Green futures: Wingecarribee Shire Council

Mandalay Technologies has been helping the community of Wingecarribee Shire achieve its ambitious waste targets through the power of data.

The locals in the Wingecarribee Shire are committed to reducing how much waste gets sent to landfill. In the town of Bundanoon in NSW, they’ve banned all plastic bottles and working towards doing the same for plastic bags. In other regions within the shire, community groups have set up worm farms and workshops to teach people how to reduce their waste.

Chris Murphy, Waste Co-ordinator at Wingecarribee Shire Council, says the region is setting the benchmark when it comes to the way it handles waste and recycling. He says the Wingecarribee Community Recycling Centre is one of the best in NSW and has had representatives from the South Australian Government and Queensland Governments inspect it to help facilities in their own backyard.

The council is aiming to reach a 90 to 95 per cent diversion from landfill rate. Chris believes that the target is achievable, with a little help from properly managed data.

As waste coordinator, Chris’ role is to run projects, compliance, and to think about the future. He says finding alterative waste solutions is crucial to the way the council does business.

“Ensuring that we have clean, unambiguous data is very important to us. It lets us make good business decisions for the future and tells us what we need to be focusing on,” he says.

“We find having the data on hand is important for our own business decisions for future projects as well. It answers questions about whether or not we need to invest more resources or space into recycling, or whether source separation should be a focus.”

To achieve a clean database, Chris and the Wingecarribee Shire Council began using Mandalay Technologies to assist them in 2012. Chris says that their system has helped him validate the data and keep it up to date.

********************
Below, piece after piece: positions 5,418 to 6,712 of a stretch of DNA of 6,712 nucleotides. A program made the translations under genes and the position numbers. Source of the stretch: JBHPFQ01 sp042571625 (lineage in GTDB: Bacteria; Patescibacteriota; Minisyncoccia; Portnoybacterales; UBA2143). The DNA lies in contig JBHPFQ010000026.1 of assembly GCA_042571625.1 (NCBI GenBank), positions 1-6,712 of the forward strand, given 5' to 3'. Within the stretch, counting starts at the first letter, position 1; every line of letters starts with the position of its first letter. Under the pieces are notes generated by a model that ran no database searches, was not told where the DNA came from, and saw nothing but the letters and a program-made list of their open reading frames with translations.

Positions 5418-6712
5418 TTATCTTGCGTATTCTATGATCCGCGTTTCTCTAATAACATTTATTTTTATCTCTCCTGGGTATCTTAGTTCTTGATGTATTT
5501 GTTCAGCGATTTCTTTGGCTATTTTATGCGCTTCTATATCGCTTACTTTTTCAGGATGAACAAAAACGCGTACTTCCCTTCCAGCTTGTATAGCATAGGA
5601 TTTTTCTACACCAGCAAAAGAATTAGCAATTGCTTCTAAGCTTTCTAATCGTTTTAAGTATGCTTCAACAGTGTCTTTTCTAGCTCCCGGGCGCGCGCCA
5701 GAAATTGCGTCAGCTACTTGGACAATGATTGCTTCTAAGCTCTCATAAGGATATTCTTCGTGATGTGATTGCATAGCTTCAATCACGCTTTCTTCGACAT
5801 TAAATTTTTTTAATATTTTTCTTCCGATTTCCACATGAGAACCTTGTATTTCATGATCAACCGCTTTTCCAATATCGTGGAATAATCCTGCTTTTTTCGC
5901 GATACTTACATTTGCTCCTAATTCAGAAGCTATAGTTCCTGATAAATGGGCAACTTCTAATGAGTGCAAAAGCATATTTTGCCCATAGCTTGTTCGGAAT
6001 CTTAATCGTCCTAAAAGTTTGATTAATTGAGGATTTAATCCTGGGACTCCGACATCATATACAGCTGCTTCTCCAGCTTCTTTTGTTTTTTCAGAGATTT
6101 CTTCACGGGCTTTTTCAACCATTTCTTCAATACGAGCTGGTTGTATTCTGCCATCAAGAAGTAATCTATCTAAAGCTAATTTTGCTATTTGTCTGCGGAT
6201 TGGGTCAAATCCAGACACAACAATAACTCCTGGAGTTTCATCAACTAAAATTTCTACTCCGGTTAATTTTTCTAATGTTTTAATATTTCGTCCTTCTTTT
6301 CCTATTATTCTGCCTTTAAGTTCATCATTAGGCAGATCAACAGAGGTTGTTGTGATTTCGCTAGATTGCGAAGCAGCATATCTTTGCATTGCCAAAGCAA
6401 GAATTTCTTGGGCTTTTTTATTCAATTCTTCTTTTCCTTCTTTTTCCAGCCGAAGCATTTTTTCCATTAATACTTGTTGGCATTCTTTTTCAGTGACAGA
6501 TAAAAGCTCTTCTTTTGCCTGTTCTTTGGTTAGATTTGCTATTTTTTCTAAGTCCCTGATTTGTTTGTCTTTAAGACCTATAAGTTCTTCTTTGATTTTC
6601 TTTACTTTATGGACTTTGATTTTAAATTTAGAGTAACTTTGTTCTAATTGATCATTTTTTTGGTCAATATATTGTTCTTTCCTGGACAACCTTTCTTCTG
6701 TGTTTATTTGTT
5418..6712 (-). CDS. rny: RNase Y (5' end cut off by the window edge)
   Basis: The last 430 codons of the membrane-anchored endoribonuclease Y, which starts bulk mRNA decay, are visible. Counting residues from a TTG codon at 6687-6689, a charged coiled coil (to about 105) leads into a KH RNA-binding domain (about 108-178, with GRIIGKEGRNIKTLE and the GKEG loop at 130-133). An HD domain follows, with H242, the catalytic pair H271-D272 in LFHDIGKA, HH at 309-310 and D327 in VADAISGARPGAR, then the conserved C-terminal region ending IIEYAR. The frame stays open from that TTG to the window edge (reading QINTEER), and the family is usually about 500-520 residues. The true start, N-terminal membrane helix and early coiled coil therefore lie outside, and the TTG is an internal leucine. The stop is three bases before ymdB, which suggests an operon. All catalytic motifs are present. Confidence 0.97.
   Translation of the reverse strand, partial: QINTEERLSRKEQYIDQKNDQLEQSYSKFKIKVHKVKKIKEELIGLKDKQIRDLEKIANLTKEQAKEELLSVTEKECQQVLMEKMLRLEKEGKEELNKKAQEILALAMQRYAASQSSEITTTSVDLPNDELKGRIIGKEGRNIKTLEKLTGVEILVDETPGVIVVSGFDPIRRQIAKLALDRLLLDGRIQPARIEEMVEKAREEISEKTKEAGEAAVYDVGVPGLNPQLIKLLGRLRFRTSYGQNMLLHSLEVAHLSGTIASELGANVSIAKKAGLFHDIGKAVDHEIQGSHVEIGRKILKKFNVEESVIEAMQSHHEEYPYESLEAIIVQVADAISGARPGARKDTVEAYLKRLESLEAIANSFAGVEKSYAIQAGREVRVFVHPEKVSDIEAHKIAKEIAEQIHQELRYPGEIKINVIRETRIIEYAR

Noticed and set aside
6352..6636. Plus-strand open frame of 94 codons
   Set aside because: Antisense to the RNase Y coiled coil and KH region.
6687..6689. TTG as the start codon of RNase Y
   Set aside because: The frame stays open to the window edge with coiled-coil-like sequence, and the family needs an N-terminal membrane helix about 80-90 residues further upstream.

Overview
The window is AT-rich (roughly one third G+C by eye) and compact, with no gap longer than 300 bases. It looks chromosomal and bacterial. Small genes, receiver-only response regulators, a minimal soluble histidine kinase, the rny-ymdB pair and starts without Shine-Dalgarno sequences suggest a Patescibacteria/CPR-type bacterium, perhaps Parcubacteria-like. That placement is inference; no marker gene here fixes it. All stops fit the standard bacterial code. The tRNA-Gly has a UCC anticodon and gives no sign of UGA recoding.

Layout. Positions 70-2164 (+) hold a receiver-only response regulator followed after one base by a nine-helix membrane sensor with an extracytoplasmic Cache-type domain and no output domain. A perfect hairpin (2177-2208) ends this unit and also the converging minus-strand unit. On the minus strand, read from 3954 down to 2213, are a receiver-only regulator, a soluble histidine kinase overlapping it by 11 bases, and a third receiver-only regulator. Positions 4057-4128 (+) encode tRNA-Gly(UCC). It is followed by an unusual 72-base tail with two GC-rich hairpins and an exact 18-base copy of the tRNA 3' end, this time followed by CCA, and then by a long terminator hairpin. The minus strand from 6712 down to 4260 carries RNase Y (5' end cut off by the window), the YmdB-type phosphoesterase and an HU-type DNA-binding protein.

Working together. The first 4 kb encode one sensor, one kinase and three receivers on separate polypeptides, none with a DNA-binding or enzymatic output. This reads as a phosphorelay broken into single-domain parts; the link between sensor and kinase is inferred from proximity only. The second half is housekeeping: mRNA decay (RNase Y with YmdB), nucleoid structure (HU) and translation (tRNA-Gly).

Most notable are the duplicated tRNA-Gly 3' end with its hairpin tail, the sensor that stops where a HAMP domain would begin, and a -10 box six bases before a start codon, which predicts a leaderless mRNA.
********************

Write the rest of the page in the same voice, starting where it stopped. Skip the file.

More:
“We had previously been missing some understanding of the data. It used to be ambiguous and we found that looking into it on an in-depth scale highlighted errors,” Chris says.

“When I first started, we had a truck with 10 tonnes of cardboard leaving every week.

“Now, we’ve been able to look at the data and invest in a cardboard baler and change it to 40 tonnes due to compaction, saving on fuel and getting us better rates, due to supplying a baled product.”

Chris says the council has reached a point where it is able to provide a report for the NSW Environment Protection Authority (EPA) at the click of a button.

Compiling the data for reports was a daily data entry requirement. The new reporting functions allows instant reporting which provides additional time for other tasks that need to be completed.

Chris says they’re able to collect information on tonnage, market prices, weights of trucks, and items like tyres or asbestos, with the ability to flag the correct reports.

“We’re now able to use a dashboard and have minute-by-minute onsite information, including data such as vehicle sizes, traffic management flow, where they went on site and how much time they spent on site,” he says.

“By being able to keep track of our waste streams, we can see how much we’re taking in and decide how we can handle it more efficiently.”

He says because Mandalay’s system is in the cloud, the council is now able to access the data when out of the office and over the phone.

Chris says Mandalay’s systems are helping the community attain ambitious targets. With a domestic kerbside diversion rate of 63.5 per cent, the Wingecarribee region is close to NSW EPA targets of 70 percent by 2021.

“Being able to understand the waste movements lets us find the areas of concern and how to address them. The council has been able to seek out areas to optimise our diversion from landfill and rates for disposal,” Chris says.

Mandalay’s support and national reach has been helpful to share information and connections which Chris says are vital.

“Networking, brainstorming and connections with other councils has shown us a lot of innovative alternatives to help with our recycling and reuse programs. The contacts have helped us share ideas and provide a lot of opportunities.

“Our residents have been enjoying it too. The community has praised a lot of our new business decisions and we’ve been using that as an opportunity to help spread education through active community groups.”